Signed C.J. Wilson
The Angels needed pitching so Dipoto got the best starting pitcher on the market for five years, $77.5 million. Wilson has not been an ace, but he has been pretty good. He might be slightly overpaid, but not enough for people to really complain about. We can only give Dipoto a little credit here though as C.J. practically begged the Angels to sign him and even turned down a much more lucrative deal in Miami. Jerry stuck the landing on this, but the degree of difficulty was pretty low.
Signed LaTroy Hawkins
The Angels also needed bullpen help that off-season, but Dipoto wisely didn't want to spend big money on relievers. I'm just going to say this right now so I don't have to keep rehashing it: not throwing money at relievers is absolutely the right strategy. Hawkins had been a very consistent for years, but he had recently begun showing some volatility.When it comes to spending on a cheap veteran reliever, you could do a lot worse. Hawk ended up having a good first half before falling apart in the second half, so it didn't work out so well. But just to demonstrate how volatile any reliever can be, Hawkins is having an excellent year with the Mets. This was a tiny misstep built on good process. It just didn't work out.
Signed Jason Isringhausen
This one is kind of stupid. Somehow one of the recent Moreno-bashing articles claimed that Arte was somehow upset about the Isringhausen signing. Yes, Isringhausen was absolutely terrible in the second of 2012, but he was signed to a contract not much more than the league minimum and made the team out of spring training. You can fault Dipoto for not releasing Izzy when he went in the tank, mostly because it took awhile before Scioscia wised up and stopped using him, but once again Dipoto was the victim of inheriting a terrible farm system and had no viable arm to call up to take Isringhausen's place.
Released Bobby Abreu
This is nothing but a credit to Dipoto. Jerry actually tried trading him before the 2012 season realizing there was no role for Abreu and that Bobby was going to complain about his lack of role. That trade fell through for some reason (allegedly because Moreno spiked it). After a few weeks of proving what Dipoto already knew, that Abreu was washed up, he was released.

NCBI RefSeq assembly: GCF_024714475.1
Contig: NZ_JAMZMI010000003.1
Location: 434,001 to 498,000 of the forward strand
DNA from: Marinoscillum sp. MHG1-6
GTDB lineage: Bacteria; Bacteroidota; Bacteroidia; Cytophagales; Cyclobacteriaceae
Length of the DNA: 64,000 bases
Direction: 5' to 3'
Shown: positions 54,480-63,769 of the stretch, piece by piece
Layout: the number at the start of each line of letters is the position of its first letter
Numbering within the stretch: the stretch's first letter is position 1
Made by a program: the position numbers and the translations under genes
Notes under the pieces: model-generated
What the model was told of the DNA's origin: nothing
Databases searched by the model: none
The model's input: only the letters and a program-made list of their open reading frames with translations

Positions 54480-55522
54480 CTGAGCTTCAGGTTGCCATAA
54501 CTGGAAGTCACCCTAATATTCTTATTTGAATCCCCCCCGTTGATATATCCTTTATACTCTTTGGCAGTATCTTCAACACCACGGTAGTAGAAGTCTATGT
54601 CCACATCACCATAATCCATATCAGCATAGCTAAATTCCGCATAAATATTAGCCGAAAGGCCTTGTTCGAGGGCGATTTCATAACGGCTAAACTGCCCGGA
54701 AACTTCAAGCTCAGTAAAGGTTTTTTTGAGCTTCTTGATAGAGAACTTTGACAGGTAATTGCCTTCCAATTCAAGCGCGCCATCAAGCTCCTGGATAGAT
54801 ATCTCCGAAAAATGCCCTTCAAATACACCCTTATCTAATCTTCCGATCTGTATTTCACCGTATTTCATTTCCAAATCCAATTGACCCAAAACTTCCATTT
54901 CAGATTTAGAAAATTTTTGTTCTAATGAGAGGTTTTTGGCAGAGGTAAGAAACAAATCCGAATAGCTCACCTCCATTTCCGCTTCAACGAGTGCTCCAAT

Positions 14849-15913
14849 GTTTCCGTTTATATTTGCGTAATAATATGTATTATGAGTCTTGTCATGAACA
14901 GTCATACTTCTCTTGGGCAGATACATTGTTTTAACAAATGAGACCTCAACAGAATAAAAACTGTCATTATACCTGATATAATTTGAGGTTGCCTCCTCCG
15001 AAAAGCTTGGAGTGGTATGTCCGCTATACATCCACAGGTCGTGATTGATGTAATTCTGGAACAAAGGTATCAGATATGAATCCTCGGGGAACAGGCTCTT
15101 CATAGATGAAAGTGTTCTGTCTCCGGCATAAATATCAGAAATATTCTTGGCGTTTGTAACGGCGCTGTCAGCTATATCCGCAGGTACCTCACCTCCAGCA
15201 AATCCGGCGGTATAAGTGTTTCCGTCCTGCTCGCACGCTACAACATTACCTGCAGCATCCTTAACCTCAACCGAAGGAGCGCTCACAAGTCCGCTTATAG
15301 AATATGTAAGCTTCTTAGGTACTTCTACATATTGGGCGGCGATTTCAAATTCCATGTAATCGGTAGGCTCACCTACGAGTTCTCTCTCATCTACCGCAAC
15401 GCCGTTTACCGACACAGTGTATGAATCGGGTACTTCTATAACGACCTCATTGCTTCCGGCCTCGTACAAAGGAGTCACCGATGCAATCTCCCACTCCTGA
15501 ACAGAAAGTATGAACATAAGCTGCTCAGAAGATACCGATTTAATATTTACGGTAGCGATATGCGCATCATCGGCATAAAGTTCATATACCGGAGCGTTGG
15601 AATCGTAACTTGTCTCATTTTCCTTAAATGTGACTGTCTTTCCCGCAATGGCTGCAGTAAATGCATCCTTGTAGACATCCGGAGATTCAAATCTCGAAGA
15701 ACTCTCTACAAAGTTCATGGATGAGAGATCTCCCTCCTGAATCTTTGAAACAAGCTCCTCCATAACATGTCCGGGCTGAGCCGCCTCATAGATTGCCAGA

Frieri has certainly had his ups and downs, but this is still a big win for Dipoto. They got a reliever who helped save the 2012 bullpen from being a total disaster and it cost him a utility infielder and a pop-up pitching prospect who doesn't look like he is going to pan out. An underrated part of this deal is that Dipoto got Frieri before he was even arbitration eligible, so it was a cost effective move as well.
Traded Frazier Hall for Barry Enright
Dipoto was justifiably worried about starting pitching depth, but Enright it absolutely terrible. It only cost non-prospect Frazier Hall, but it is kind of hard to believe that anyone gave up anything for Enright. This isn't even a blip on the radar other than Dipoto at least had the presence of mind to stash away an emergency starter in Triple-A.
I tried my best to talk myself into this deal at the time, but deep down I always knew it was a giant mistake. The first sin Dipoto committed here was giving away the entire farm, and that is only a slight exaggeration. Segura was the Angels' top prospect. Yes, he was blocked, but as a great trade chip, you'd like to think that you could get more than a rental for your top prospect. Hellweg and Pena were arguably the top two starting pitcher prospects in the system at the time and both had high ceilings, especially Hellweg. I don't know if you've checked recently, but the Angels have almost no starting pitching prospects in the pipeline, so giving away these two was particularly painful. The bigger sin here though was how badly Dipoto misread the market for Greinke. By the time Greinke started taking bids, the Angels were more than ready to declare his demands too rich for their blood and didn't make a serious pursuit. That is something Dipoto should've been able to anticipate at the time of the trade. If he did predict that and still made the deal, then it only make him that much more foolish.